Staff members and students at the Rhode Island School of Design (RISD), led by RISD professor Michael Lye, have designed a full-scale, wearable model of a space suit designed to be used on the first NASA Mars landing.

As Mercury News explains, real space suits are designed to work in zero gravity, so they’re too expensive and too heavy to use. The simulated space suits that are currently used are small, wear out quickly, aren’t comfortable and provide poor ventilation.

RISD’s improved version of such a suit is constructed with carbon fiber composite materials and two types of nylon. The suit weight about 45 pounds (135 pounds on Mars) and comes in 16 pieces. The components can be replaced or resized easily to fit whoever is wearing it. Andrzej Stewart, the chief engineering officer of the project, wore the suit for the first time last week and was pleased with the result.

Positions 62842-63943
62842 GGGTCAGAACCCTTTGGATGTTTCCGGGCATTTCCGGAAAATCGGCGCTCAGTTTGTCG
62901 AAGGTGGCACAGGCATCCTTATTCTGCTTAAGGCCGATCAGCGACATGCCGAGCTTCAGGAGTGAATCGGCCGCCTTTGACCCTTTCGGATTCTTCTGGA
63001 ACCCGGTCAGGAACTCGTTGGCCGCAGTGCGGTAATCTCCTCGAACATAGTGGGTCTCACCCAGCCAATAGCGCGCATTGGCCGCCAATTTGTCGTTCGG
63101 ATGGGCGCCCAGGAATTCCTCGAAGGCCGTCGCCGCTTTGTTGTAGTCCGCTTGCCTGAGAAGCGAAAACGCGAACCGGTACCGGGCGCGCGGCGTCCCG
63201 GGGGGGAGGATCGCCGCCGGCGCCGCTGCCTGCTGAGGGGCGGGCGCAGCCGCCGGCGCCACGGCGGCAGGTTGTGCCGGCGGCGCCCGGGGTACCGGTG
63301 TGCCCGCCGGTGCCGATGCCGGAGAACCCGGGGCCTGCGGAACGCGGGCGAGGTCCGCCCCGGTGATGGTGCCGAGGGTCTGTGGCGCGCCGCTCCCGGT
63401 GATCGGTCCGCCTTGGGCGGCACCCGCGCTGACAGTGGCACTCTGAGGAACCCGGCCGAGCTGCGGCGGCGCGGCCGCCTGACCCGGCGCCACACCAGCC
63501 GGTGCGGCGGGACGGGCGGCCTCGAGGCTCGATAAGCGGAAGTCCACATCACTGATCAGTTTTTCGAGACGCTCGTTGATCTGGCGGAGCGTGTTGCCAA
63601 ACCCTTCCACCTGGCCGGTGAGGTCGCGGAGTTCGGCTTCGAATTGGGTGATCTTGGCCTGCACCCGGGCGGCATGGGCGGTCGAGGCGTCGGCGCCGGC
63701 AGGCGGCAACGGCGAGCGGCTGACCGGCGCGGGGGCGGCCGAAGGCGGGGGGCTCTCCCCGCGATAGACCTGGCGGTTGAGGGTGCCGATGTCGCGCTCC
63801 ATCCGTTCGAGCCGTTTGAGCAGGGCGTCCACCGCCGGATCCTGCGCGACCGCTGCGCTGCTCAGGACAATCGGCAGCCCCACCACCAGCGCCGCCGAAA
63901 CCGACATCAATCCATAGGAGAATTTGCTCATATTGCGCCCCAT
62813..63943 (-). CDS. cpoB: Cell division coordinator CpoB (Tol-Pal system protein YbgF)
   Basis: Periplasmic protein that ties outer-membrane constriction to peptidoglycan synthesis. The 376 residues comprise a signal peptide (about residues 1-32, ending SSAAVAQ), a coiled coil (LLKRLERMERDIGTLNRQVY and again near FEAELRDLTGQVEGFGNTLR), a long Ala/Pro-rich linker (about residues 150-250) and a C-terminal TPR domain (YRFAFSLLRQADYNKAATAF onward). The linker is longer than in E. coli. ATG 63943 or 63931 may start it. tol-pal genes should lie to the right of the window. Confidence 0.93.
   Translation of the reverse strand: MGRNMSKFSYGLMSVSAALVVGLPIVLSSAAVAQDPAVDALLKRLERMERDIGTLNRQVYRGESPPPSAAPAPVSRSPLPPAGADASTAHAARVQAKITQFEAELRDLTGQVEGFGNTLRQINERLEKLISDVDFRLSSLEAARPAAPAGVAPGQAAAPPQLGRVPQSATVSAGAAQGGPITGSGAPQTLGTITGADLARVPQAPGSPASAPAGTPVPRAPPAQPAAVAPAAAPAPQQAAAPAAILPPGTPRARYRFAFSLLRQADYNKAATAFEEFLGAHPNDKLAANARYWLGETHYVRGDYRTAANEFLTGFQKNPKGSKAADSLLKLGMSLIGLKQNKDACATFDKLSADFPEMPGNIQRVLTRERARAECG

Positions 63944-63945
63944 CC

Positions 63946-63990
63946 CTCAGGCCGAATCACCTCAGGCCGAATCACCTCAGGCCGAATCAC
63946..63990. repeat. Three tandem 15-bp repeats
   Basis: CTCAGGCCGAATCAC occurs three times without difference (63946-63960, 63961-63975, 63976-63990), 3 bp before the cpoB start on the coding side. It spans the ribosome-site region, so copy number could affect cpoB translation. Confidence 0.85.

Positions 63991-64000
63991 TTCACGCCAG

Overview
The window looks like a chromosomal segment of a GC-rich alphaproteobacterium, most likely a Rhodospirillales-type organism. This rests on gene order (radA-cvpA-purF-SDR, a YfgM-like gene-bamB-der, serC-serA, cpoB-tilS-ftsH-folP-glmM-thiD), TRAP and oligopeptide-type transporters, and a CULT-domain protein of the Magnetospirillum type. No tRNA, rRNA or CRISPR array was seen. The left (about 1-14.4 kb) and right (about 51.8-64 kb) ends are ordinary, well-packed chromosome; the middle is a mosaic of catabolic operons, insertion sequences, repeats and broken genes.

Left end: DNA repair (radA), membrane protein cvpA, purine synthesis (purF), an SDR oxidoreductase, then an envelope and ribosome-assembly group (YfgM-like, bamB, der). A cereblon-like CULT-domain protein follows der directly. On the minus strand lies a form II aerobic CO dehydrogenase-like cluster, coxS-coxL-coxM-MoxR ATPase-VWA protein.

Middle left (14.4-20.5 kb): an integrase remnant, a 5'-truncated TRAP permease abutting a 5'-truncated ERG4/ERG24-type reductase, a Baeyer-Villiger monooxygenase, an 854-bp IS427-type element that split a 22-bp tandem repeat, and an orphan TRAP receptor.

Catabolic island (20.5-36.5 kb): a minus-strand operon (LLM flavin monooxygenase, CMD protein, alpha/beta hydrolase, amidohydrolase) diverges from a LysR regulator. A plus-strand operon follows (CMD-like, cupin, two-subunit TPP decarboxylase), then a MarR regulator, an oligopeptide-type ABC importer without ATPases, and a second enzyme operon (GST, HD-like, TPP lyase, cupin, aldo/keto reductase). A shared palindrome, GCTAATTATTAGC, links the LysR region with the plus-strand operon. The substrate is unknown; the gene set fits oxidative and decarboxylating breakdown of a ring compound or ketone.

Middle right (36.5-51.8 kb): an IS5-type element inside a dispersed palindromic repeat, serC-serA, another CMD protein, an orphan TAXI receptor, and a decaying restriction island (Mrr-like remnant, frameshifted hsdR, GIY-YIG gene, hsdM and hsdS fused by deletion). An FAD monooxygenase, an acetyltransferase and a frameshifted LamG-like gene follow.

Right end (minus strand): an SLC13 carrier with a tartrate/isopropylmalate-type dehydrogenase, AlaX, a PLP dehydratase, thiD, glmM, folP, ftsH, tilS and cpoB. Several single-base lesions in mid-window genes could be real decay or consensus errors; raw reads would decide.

“It’s great to finally be able to put on a full suit and be able to walk around, be able to move in it,” Stewart said. “It makes me feel a lot more like an astronaut.”

The new suit is expected to be tested during the next NASA-funded Mars simulation mission in 2017 in Hawaii. The suit will soon go to the Hawaii Space Exploration Analog and Simulation (HI-SEAS) mission at the University of Hawaii’s Manoa complex. Lessons learned will be applied to the actual suits that will be built for the first Mars exploration.

“What we’re aiming for is the best possible simulation, to inform NASA about what we learned on that simulation so they can succeed in the real thing,” said Sheyna Gifford, the mission’s chief medical and safety officer.

NASA is hoping to make its first trip to Mars in the 2030s. To learn more about the potential use of composites in Mars applications, click here.